How much is a NIPT test?
What is a NIPT test?
Non-Invasive Prenatal Testing (NIPT) is a genetic test used to screen for genetic abnormalities such as Down’s syndrome, Edwards’ syndrome, and Patau’s syndrome during pregnancy. An NIPT screen involves the analysis of foetal DNA that circulates within a pregnant person’s blood.
The AlphaBiolabs IONA® NIPT test can be taken by expectant mothers from just 10 weeks of pregnancy. NIPT is carried out using a blood sample from the mother, meaning that there is no risk to the mother or the baby.
How does a NIPT test work?
NIPT is a blood test taken from an expectant mother to find out important health information about their pregnancy from as early as 10 weeks. This type of test analyses cell-free foetal DNA (cffDNA) which can be found in the mother’s bloodstream. These cells are examined by revolutionary DNA technology for abnormalities in the chromosomes belonging to the foetus.
NIPT is a screening test that provides information on whether a pregnant woman is carrying a foetus with an increased chance of being affected by a chromosomal condition, known as an aneuploidy. An aneuploidy is a condition caused by having an incorrect number of chromosomes i.e. an extra or a missing copy of a chromosome. The most common and well-known type of aneuploidy is Down’s syndrome.
The NIPT testing only requires a sample of the mother’s blood, meaning that there is no risk to either the mother or the baby. This is important to consider, as traditional test methods require a sample collected by highly invasive methods such as amniocentesis and chorionic villus sampling (CVS), which can harm the mother and baby and increase the risk of pregnancy loss.
The AlphaBiolabs NIPT test conforms to the highest quality standards. This NIPT test is CE-IVD marked and performed in a UKAS-accredited laboratory, meaning that you can have complete confidence in the findings. This test is highly robust and has a very high success rate, meaning that 99.8% of customers receive results from the first blood sample.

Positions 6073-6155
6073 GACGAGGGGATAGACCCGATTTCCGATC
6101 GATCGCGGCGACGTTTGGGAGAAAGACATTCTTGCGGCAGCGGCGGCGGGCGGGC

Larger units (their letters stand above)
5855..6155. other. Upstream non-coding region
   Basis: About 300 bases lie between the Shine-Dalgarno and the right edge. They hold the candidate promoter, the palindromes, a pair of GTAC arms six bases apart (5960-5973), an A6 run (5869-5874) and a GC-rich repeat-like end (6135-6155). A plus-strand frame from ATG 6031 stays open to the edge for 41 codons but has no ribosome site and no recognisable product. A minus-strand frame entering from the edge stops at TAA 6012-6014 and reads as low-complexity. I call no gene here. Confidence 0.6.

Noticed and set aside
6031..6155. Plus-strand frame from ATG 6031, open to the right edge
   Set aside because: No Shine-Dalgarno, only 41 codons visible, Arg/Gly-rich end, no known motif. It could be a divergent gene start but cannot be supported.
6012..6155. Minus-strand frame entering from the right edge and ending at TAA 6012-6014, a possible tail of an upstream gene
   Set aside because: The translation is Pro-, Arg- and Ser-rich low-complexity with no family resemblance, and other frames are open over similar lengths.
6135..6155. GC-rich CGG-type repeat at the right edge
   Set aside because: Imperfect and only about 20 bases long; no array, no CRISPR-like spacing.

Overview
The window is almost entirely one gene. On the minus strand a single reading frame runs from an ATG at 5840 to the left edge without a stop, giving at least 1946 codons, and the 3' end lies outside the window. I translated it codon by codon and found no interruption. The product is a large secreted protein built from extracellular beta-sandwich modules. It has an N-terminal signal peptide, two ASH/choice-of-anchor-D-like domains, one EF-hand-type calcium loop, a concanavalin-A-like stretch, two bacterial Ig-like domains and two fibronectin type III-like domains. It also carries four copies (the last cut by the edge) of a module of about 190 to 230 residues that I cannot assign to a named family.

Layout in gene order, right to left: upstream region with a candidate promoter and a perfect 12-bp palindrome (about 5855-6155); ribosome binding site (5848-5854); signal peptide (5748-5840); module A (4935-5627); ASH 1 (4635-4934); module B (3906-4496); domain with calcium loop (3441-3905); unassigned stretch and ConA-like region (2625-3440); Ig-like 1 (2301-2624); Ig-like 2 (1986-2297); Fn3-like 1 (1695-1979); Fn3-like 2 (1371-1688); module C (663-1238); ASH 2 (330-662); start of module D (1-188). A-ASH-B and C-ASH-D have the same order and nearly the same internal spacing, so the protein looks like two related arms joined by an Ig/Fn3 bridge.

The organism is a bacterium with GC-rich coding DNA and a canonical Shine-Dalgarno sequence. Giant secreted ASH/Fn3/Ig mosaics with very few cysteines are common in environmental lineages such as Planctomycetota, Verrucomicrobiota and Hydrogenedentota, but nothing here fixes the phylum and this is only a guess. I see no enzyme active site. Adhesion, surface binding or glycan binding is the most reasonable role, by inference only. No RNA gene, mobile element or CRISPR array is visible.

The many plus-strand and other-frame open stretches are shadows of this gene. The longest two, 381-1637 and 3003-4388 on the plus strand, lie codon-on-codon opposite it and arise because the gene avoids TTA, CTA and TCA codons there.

What does a NIPT screen test for?
The three most common chromosomal conditions covered by the Standard AlphaBiolabs IONA® test are:
Down’s syndrome (Trisomy 21)
Trisomy 21 is also known as Down’s syndrome. It is one of the most common chromosomal conditions at birth and poses an increased risk for miscarriage or stillbirth. Individuals with Down’s syndrome have mild to moderate intellectual disability, characteristic facial features, and may have treatable medical conditions, such as congenital heart defects, low muscle tone, and low thyroid levels.
Edwards’ syndrome (Trisomy 18) and Patau’s syndrome (Trisomy 13)
Trisomy 18 is also known as Edwards’ syndrome, and Trisomy 13 is also known as Patau’s syndrome. Trisomies 18 and 13 are significantly less common than Down’s syndrome but are much more severe. There is an increased risk for miscarriage or stillbirth. Infants with trisomy 18 or trisomy 13 have severe physical and intellectual disabilities, and survival beyond one year of age is rare.
Additionally, the Advanced AlphaBiolabs NIPT test can also detect changes in all other chromosomes, including Autosomal Aneuploidies (AAs) and Sex Chromosome Aneuploidies (SCAs) such as Turner’s syndrome, Klinefelter’s syndrome, Jacob’s syndrome and Trisomy X.
The AlphaBiolabs IONA® NIPT tests also offer optional foetal sex determination.
The AlphaBiolabs IONA® NIPT test can be carried out as soon as 10 gestational weeks, confirmed by an ultrasound appointment (NHS or private), with results available in 7 working days.
Is NIPT available for free on the NHS?
NIPT is increasingly being offered by the NHS. However, it is only available for pregnant women who are deemed at high risk of carrying a baby affected by Down’s syndrome, Edwards’ syndrome or Patau’s syndrome.
Traditional screening offered by the NHS during pregnancy is known as the ‘combined test’ and is typically carried out at 11-13 weeks. Testing consists of an ultrasound scan to measure the nuchal translucency (NT) and a blood test to look at protein markers. Together, these factors are used to predict the probability of the foetus having Down’s syndrome, Edwards’ syndrome and Patau’s syndrome.